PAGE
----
Michael Myers is no longer a man. Just like Jason Voorhees. It doesn’t matter what you do, he’s an unstoppable force of evil. And really, it becomes really frustrating. Hit him with a bag of bricks to the head. Nothing. Stab him in the gut repeatedly with a kitchen knife. Nothing. Jam him with a pitchfork. A small reaction. Light him on fire. What’s the point? Michael Myers is a killing machine with apparently no nerve endings. (Again… remember, he’s supposed to be a 70-ish old man) You just can’t stop the old fella. There is a sequence where Michael is DOWN. Cut off his head! Or at least his fingers or his feet! And for Christ’s sake do not let him within arm’s reach of a knife, even if it is wedged in his vertebrae. Apply palm directly and firmly to face.
For the most part, the good citizens of Haddonfield act like a bunch of idiots who have no sense of the legacy of Michael Myers, and then he just unloads on them. Add into this a mid-sequence unruly mob in the hospital that oddly echoes the Capitol riots of earlier this February, but to what purpose? The mob sequence actually felt awkward and forced. The ineptitude of the Haddonfield police also is on display and it feels equally forced and awkward. The scene shows the willingness of the town to get motivated, but it also serves as a big diversion to the main story, quite literally as the crowd descends upon a red-herring victim for a bit of mob rule. The end result of all that unrest? Not much. Michael is still out there, marching to his childhood home.
Something that was surprising is a general lack of Jamie Lee Curtis. The movie plot had the decent sense to realize that a 62-year-old woman with a large abdominal stab wound would not be able to take part in a lot of heroic action, and so she remains in the Haddonfield hospital. At least that made sense. Although, I do suspect a miracle return to form in short order for the concluding part of the trilogy. The series is fresh out of most of the good potential targets.
The three major supporting players, Tommy, plus Judy Greer as Laurie’s daughter Karen and Andi Matichak as her granddaughter, Allyson, both survivors from the previous film are pretty one-note, and each of them acts in frustratingly counterproductive behavior. Whether it is not coordinating with each other, or splitting up the party, or displaying particularly bad aim, the group falls into the worst of horror movie victim tropes. They have their occasional moments but are critically stupid in critical situations.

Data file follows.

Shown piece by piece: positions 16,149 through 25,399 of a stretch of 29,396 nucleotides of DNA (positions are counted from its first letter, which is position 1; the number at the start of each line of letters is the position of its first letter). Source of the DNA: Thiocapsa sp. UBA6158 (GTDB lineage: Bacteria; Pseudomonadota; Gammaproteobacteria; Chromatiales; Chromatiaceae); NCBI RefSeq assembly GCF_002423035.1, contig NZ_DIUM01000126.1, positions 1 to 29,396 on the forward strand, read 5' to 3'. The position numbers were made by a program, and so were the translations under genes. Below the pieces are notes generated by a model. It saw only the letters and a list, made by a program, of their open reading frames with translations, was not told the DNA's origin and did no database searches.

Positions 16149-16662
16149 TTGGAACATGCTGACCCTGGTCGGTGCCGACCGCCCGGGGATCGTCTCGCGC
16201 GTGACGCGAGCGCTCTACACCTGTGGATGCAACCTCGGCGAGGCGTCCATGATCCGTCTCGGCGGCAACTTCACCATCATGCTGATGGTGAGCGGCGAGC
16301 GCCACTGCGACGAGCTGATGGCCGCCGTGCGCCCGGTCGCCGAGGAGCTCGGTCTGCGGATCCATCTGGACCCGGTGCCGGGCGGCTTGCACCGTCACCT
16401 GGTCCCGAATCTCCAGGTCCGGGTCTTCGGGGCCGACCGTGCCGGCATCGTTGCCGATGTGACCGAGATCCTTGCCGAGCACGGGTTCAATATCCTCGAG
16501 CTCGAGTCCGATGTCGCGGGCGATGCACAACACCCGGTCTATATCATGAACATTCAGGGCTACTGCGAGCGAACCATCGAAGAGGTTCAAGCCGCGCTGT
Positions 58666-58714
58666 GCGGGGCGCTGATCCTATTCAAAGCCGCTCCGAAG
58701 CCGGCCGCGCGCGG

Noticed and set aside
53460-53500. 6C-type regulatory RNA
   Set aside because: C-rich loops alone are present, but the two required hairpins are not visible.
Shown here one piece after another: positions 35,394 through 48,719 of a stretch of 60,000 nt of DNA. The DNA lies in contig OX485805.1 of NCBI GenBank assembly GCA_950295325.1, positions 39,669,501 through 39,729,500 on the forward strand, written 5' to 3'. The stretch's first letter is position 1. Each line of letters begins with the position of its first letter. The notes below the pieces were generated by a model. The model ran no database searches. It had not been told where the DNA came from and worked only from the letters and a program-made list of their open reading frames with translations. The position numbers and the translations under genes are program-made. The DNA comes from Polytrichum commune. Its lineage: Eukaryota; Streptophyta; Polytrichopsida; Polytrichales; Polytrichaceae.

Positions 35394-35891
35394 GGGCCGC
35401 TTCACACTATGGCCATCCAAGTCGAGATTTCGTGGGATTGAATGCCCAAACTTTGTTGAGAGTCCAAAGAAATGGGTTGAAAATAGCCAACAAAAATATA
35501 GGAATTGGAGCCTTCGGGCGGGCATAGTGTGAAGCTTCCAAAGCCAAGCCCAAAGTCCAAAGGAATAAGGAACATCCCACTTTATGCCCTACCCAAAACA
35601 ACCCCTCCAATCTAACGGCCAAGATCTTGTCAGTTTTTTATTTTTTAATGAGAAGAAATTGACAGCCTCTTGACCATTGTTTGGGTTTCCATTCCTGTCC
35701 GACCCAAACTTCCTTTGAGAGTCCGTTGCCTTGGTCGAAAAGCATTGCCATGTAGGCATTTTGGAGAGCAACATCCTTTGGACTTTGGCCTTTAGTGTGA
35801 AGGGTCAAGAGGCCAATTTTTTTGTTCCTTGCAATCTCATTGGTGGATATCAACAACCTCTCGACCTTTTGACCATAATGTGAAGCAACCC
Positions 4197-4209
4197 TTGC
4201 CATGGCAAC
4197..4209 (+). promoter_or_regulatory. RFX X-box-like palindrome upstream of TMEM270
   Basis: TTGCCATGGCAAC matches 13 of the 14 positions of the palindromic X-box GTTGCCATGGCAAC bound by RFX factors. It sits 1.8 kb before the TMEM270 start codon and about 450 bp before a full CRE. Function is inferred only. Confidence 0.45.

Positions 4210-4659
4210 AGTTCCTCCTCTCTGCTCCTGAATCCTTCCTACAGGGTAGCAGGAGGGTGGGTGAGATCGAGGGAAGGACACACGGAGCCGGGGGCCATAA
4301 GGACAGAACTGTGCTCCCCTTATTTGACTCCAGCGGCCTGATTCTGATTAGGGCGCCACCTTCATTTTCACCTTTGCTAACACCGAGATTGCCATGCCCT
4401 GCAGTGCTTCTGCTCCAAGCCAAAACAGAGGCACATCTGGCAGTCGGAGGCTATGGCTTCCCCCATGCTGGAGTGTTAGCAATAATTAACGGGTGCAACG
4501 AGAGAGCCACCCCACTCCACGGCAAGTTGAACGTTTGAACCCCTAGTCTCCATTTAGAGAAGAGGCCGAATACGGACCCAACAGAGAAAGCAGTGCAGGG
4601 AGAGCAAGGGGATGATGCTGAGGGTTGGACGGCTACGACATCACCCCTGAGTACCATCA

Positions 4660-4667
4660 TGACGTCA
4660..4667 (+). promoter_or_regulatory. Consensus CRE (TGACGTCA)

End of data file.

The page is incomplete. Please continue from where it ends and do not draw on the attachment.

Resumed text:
Interestingly enough, some of Michael’s other victims were more interesting characters. The two couples who he dispatches, an elderly couple, and a gay couple… boy that sounds bad when it gets phrased like that… were people who, with proper warning, should have fled the scene. They seemed like potentially interesting characters, but they were more meat for the chopping block. But again, to give proper credit where credit is due, those sequences were scary and the violence was extremely gory and memorable. Fans of gory violence will certainly appreciate those sequences.
I really had higher hopes for this film. I thought that the 2018 film was really well-executed, and breathed some new life into the franchise. It tapped into the lore of the franchise. Michael was scary again. The motives were there. The engagement was there. The power and the shock value remain, but the sense of an elevated slasher film evaporated pretty quickly. It really is an old-school slasher, for better and for worse. Big, dumb, and scary.
Despite its terrific violence, this is the kind of story that ended up dooming the slasher film after so many bad sequels and cash grabs in the late ’80s and early ’90s. This film is reminiscent of the much-loathed Rob Zombie Halloween movies, and the reboot of the Friday the 13th movie in 2009. They updated the violence and production values, but the plots were ridiculous and clumsy, just like the cheap sequels that came before them. The slasher film disappeared because they sequeled themselves into a predictable and rather boring cul-de-sac.
There is hope though. This trilogy can be redeemed with a grand finale with Laurie vs. Michael FOR REAL this time. Her supporting cast is largely gone now, so it’s really the fated pair, set for a proper climax. Unless, that is, if Universal gets greedy, and keeps the door open for more sequels.
Halloween Kills is lucky that it did not receive an NC-17 as the violence is so over-the-top and cruel, that it very easily could have been slapped with that brand. There is little to no humor to relieve the tension of the movie either. Unlike the franchise’s previous iterations, it does not have any sex or nudity, which perhaps is a nod to more contemporary trends. Progress? Shrug.
This movie is in wide release nationwide and is also available streaming if you have the top-tier package from Peacock.